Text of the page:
My Education

BY Amy Durfee West

Amy Durfee West was a practicing attorney for close to three decades until she found herself moved to change her life’s path. About a year ago, in the midst of pursuing this new path, she was diagnosed with Stage IV breast cancer. This is her story.

My Education

On May 20th, I’ll be graduating from Boston University School of Theology. I’m not going to wear any eye makeup because I know I’m going to cry. For one thing, I cry very easily. I cry at weddings. I cry at tear-jerker movies. I cry when I’m mad or sad. For another thing, a year ago I wasn’t even sure I’d still be alive at this point, much less graduating on schedule, because a year ago I tripped head first into the long, dark tunnel that is metastatic breast cancer. So the fact that I’m both still alive and graduating is a very big deal.

From 1980 until 2008 I practiced law in Denver, Colorado. I did corporate, business, and real estate transactional work. In 2002 I found myself laid off and unemployable because I didn’t have enough clients, so I opened up my own practice. That was the best part of my long legal career. I loved being directly responsible to clients and developing personal relationships with them. I really enjoyed being a counselor and advisor, not just a document drafter, and I found out I’m good at it. Putting the deals together is the fun, creative part. Attorneys I had known for many years referred me cases that didn’t fit their practices, or ones where they had conflicts of interest. Several good friends made a point of recommending me to represent the borrowers in deals where they represented the lenders. Existing clients would refer new clients; former clients would call again when they had new projects, and things just kept humming along.

After about five years I began to notice that my heart wasn’t really in it. I started doing more and more volunteer work, including public interest lobbying. In 2007 I found myself going to three Christian social justice conferences in the space of five months. On my way to the third one, a close friend said to me, “Have you considered the possibility that you’re being called to ministry?” I brushed it off, but one morning four months later I woke up convinced it was time to go to seminary. I had met people from Eastern University at all three of the conferences, so I found its website, clicked on the link to its seminary, and found out about the joint MBA/M.Div. With my background in real estate it seemed obvious. God wanted me to do some literal kingdom building. Soon after, I started working on a Master’s in Divinity at Palmer Theological Seminary.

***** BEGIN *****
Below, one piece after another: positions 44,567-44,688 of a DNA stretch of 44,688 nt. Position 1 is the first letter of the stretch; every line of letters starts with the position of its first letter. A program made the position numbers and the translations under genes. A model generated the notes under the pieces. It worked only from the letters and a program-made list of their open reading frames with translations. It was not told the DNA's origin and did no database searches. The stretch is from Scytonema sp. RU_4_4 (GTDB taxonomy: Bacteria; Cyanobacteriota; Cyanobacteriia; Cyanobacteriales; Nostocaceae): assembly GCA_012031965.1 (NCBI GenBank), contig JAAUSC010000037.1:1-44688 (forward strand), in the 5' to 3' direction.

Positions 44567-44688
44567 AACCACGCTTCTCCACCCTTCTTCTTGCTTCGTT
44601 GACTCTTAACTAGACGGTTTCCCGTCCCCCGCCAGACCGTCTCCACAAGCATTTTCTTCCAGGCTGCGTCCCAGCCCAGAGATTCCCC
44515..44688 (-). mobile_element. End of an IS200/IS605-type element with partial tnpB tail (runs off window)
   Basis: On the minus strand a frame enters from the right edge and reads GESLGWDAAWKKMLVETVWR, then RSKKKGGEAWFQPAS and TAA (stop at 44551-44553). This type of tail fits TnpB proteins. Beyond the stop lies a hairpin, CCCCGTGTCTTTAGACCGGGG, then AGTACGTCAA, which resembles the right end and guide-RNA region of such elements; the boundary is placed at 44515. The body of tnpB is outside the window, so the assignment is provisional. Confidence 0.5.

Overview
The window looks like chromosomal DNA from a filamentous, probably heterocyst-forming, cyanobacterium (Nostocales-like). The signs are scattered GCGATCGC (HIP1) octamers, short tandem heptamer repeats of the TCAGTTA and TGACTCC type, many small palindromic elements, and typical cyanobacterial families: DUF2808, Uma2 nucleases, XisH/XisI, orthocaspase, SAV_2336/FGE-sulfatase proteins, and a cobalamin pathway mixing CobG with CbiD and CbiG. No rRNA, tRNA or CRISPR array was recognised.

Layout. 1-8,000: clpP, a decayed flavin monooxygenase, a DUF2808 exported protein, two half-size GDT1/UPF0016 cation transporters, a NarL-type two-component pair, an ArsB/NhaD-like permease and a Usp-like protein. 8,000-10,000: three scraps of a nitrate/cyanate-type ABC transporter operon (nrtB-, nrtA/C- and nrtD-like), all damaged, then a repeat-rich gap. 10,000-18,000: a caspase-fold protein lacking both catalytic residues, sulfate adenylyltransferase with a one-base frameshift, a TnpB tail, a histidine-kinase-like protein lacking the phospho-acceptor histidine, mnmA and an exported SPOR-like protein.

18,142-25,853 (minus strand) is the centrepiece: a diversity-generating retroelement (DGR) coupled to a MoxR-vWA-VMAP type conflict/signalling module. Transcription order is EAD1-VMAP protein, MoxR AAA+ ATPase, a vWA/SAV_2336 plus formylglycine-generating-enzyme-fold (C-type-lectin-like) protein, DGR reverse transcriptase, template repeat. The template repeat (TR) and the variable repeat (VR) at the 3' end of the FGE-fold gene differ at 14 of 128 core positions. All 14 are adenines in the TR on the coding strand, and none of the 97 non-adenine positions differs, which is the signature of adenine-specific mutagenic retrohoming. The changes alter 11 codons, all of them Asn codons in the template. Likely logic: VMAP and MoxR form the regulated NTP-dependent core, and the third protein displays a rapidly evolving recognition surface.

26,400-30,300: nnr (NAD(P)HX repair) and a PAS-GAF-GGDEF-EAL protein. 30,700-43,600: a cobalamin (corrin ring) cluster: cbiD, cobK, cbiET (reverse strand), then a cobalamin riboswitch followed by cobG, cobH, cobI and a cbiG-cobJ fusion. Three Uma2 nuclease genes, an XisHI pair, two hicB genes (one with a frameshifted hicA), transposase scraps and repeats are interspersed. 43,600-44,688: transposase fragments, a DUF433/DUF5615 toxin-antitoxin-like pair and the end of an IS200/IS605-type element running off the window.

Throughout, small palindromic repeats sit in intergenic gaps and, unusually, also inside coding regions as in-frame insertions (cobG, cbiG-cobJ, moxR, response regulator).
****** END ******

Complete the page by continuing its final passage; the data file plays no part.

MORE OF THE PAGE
In 2010 I moved to Boston from Philadelphia to continue my degree in a different program. I transferred to Boston University School of Theology because I realized I was being called to teach, and thought I should get my degree from a school that was more focused on the Academy than Palmer is. I had intended to get a joint M.Div./MBA in urban economic development, but it turns out I’m a scholar and a teacher. I want to teach, mentor, inspire and send out young Christian social change agents. About a year after I started at BU, I was diagnosed with Stage IV breast cancer.

I was utterly blindsided by the cancer. I didn’t think I was in any risk categories. It turns out being a woman over 50 who lives in North America is one of the most significant ones. All the “prevention” hype you read tends to gloss over the unavoidable factors, perhaps for obvious reasons. None of the risk factors — lifestyle, family history, whether you had children and at what age — holds a candle to just being a woman in an industrialized society. Nevertheless, I was right to be relatively unconcerned, because the other thing the hype does is exaggerate one’s sense of risk. It’s not true that “one in 8” women will get it. That figure represents the risk for invasive breast cancer over a woman’s lifetime, not the risk for each year she’s alive.

However, the third thing that the hype does is the worst thing — it gives the impression that breast cancer is “the good kind” of cancer and that early detection means it’s curable. Yes, some breast cancers are curable, but statistics estimate that up to 30% of people diagnosed with early stage breast cancer end up at Stage IV, which does not include the other 5% to 10% that are Stage IV at diagnosis. Everyone who dies from breast cancer dies at Stage IV, and the median survival rate is two to three years. While a very small percentage achieve permanent remission, the vast majority eventually succumb. Study after study fails to show any increased overall survival from routine screenings. It is true that the death rate from breast cancer has dropped a bit, but that is from better treatments, not from “finding it in time.” [Statistics for MBC] But I digress.